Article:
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Machine moving carriages: Click each small image to see it full-screen

Disclaimer: This describes a tool made for my own use in performing an inherently risky task. Use at your own risk.

I made these machinery-moving carriages to ease the process of solo machine-moving.

These carriages have an advantage over the professional e.g. Hilman track rollers in that the machine only needs to be raised a mere 3/4" off the floor. This lowers the risk of catastrophy should a machine slip off and tip.

My heaviest machine is a Gorton mill that weighs 5500 lbs, pictured in the top photo, this was the design goal for the carriages. The eight casters are rated 700 lbs each. I did no bending or weld-strength calculations for the frame, but I'm pretty confident that they're good for it. In any event there was no visible deflection with the Gorton sitting on them.

The basic idea is a matched pair of carriages with a long finger that slide under a machine and support it just high enough to roll clear of the floor.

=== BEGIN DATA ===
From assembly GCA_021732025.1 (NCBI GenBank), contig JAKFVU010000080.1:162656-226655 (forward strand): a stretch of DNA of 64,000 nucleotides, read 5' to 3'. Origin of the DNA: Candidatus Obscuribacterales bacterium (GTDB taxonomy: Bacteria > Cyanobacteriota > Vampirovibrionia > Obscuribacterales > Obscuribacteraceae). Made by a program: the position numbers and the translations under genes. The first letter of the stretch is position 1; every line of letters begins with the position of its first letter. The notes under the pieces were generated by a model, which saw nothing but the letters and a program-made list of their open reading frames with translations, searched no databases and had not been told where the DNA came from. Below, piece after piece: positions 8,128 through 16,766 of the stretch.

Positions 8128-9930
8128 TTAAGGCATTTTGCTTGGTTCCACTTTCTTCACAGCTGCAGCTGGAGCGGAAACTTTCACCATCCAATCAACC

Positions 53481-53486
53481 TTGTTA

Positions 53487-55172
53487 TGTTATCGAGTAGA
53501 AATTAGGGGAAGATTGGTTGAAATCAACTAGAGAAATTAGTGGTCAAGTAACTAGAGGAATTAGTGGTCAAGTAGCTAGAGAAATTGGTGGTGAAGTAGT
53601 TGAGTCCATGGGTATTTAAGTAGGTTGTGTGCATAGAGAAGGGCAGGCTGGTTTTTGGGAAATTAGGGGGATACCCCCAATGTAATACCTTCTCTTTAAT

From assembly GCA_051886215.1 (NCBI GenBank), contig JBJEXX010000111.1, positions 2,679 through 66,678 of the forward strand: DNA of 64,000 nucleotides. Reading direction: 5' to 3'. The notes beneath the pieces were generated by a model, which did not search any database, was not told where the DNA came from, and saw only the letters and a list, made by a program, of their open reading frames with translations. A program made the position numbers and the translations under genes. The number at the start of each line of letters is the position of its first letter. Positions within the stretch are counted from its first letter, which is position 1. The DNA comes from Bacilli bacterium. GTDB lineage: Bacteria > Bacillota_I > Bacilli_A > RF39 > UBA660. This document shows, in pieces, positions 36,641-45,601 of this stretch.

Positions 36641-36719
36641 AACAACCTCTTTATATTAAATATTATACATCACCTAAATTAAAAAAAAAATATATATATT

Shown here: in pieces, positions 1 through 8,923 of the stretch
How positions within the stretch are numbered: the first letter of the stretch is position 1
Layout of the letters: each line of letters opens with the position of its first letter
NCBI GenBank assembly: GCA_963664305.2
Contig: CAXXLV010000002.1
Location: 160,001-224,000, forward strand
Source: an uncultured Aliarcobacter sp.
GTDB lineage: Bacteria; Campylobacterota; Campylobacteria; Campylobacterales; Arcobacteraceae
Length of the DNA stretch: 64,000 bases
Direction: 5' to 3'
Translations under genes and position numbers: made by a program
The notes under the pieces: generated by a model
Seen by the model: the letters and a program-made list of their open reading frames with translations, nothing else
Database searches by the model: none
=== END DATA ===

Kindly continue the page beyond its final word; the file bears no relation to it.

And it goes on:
Each carriage has four wheels to make them independently stable, and the finger is located along the center of gravity so that even with a full load they can't tip.

The carriages are welded up from 2x3x1/4" and 2x2x1/4" angle stock, with reinforcements cut from 1/4" flat stock. The casters are no-name imports from MSC, 4"x2" steel-wheel with full roller bearings, rated 700 lbs each. The cheap imports are fine, but I deliberately selected steel wheels with full bearings to minimize the friction when rolling several tons.

The overall dimensions of each carriage are 17" x 42", with an inside clear width of 34". This means 34" is the widest that the narrow dimension of the machine can be. The length limited only by how flat the floor is.

They're hard to spot in the photos, but the top rails have holes drilled to facilitate bolting the carriages together to ensure they don't slip out from under a machine.

I also made a special 5' prybar designed to lift a machine the short distance to slide the carriage under. One end of the prybar has a short piece of 1/4" plate welded on at a 30 degree angle; the other end has a piece at 60 degrees.

The bar is schedule 40 steel pipe, and the pivot is 1/2" round bar.

Note the 4" gap in the carriage fingers, it's there to leave room for the prybar to reach under the carriage.

The prybar is also convenient for steering the carriages, lifting and twisting.